Tired of being connected

I have long disabled most notifications on my phone. I had used Apple Watch since it came out, but last week I’ve switched it to a Nokia watch with a step tracker (I got it for free, otherwise I’d get a regular watch that I can read in the dark with a seconds hand and a date). I don’t miss the “gentle taps” on my wrist. I don’t care if I read a message an hour later; there’s no emergencies in my life; besides, in an emergency people will just call me. I’m glad that I can leave my phone on my desk and I won’t even hear the vibrations unless someone’s calling.

A hand holding a smartphone. 

A hand holding a smartphone. 

The bliss of having no taps on my wrist made me question me bringing the phone with me every day. Why do I even take my phone on a walk with me? I’m not texting anyone from the phone because I can’t stand the keyboard. I barely take any pictures, because they are disappointing when I compare them to my camera. I don’t really listen to music when I’m with Anna. The only person who can urgently need me for something is next to me, and the rest of my family is so far away that I won’t be able to help them anyway. So I guess I mostly bring it for the maps, but it’s not like I will really get lost without it. On the other hand, I have to accept this buzzing piece of glass and steel demanding my attention.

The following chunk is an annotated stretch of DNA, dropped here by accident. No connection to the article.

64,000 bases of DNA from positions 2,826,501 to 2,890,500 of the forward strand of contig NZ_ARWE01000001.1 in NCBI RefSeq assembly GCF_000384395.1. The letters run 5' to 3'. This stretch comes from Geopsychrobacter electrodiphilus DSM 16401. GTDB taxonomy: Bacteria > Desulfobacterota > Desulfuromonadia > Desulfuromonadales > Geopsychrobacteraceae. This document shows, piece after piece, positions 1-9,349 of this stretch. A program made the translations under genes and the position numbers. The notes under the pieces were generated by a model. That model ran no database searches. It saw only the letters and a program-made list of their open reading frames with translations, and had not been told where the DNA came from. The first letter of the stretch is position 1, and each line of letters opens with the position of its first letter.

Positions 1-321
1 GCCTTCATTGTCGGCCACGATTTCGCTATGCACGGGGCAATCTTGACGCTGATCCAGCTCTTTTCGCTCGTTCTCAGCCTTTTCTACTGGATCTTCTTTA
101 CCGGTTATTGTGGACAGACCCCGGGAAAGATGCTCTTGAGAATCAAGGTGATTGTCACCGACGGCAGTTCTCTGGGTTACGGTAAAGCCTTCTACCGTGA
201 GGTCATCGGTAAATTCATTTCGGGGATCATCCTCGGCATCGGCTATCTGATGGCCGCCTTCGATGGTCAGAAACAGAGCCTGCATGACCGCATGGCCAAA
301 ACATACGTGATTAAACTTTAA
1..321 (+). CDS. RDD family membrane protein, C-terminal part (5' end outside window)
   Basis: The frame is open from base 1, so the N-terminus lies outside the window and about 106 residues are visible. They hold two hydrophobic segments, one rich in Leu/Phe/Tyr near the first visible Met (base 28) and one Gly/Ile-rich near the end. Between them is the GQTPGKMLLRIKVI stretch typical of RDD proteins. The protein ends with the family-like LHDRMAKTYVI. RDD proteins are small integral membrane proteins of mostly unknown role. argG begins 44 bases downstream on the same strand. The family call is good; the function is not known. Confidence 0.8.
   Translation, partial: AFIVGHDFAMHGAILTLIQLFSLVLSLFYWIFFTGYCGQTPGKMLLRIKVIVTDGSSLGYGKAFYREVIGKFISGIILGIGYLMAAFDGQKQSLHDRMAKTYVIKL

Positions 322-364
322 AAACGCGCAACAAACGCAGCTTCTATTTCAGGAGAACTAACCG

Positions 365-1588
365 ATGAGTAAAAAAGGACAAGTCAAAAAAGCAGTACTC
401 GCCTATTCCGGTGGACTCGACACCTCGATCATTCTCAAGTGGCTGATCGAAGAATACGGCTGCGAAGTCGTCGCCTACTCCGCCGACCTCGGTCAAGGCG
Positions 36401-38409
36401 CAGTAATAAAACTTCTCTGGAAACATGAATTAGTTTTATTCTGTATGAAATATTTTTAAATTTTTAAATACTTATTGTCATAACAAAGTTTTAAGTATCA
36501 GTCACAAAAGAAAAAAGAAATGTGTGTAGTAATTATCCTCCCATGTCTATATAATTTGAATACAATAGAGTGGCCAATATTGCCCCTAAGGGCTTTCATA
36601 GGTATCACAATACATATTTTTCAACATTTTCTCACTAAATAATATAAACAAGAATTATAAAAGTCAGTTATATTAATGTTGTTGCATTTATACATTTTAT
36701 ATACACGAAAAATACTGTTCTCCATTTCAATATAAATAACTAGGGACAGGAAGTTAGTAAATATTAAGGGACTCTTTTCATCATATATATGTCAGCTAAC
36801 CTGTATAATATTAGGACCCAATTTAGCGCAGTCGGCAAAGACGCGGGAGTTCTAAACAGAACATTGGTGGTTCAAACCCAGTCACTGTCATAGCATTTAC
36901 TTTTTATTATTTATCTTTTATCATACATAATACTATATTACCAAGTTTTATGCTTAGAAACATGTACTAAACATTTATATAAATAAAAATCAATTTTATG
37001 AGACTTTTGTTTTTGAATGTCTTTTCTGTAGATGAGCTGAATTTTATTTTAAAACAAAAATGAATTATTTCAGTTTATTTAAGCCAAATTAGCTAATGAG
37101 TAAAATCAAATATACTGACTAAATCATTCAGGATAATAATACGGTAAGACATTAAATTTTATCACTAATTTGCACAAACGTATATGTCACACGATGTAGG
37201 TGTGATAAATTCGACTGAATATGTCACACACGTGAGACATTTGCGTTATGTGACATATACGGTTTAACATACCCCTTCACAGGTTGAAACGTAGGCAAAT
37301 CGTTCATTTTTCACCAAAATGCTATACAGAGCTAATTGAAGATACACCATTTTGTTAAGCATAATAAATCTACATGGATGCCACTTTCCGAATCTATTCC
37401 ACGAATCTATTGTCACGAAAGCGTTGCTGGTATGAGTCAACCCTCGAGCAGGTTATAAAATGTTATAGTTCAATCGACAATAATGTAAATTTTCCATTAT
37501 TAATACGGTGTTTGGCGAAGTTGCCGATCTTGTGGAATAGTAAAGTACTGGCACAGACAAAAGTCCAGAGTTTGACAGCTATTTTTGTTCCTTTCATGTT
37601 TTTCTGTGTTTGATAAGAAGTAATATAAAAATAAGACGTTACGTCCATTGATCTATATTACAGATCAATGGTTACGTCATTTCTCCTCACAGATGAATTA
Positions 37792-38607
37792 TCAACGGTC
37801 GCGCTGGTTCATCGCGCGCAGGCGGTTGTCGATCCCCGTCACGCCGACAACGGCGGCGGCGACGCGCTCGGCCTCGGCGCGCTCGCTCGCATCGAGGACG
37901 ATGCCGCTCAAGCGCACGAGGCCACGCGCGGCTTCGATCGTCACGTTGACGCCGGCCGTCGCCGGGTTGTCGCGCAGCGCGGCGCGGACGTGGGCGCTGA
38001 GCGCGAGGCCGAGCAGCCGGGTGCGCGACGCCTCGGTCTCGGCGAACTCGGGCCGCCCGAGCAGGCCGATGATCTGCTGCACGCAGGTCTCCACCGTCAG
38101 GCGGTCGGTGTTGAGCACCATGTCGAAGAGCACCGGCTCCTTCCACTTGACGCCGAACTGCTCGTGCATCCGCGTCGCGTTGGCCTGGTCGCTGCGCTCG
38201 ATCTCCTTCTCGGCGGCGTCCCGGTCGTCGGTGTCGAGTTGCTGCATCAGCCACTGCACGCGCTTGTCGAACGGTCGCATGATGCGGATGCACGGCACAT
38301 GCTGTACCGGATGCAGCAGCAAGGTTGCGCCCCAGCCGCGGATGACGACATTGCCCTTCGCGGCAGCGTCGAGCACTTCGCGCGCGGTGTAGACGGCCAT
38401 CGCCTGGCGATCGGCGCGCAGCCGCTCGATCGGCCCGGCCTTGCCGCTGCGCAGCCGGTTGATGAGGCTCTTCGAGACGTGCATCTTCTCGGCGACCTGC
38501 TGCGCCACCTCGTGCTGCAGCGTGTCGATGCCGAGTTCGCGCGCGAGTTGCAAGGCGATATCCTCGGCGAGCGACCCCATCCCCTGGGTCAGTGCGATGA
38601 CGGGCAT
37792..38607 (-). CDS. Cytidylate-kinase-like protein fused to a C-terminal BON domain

Having the phone with me is a constant temptation to detach from the world around me, too. But not in a way I love: it’s not like I’m going through my day so far, planning my future or just dreaming of the distant lands; I’ll most probably check on my instagram and read something about Trump on twitter. This can greatly influence my mood - you leave me in a café for a moment to go to the bathroom, and when you return I’m sad because of some poor people in North Korea or whatnot.

Maybe next time I’ll try to leave it at home.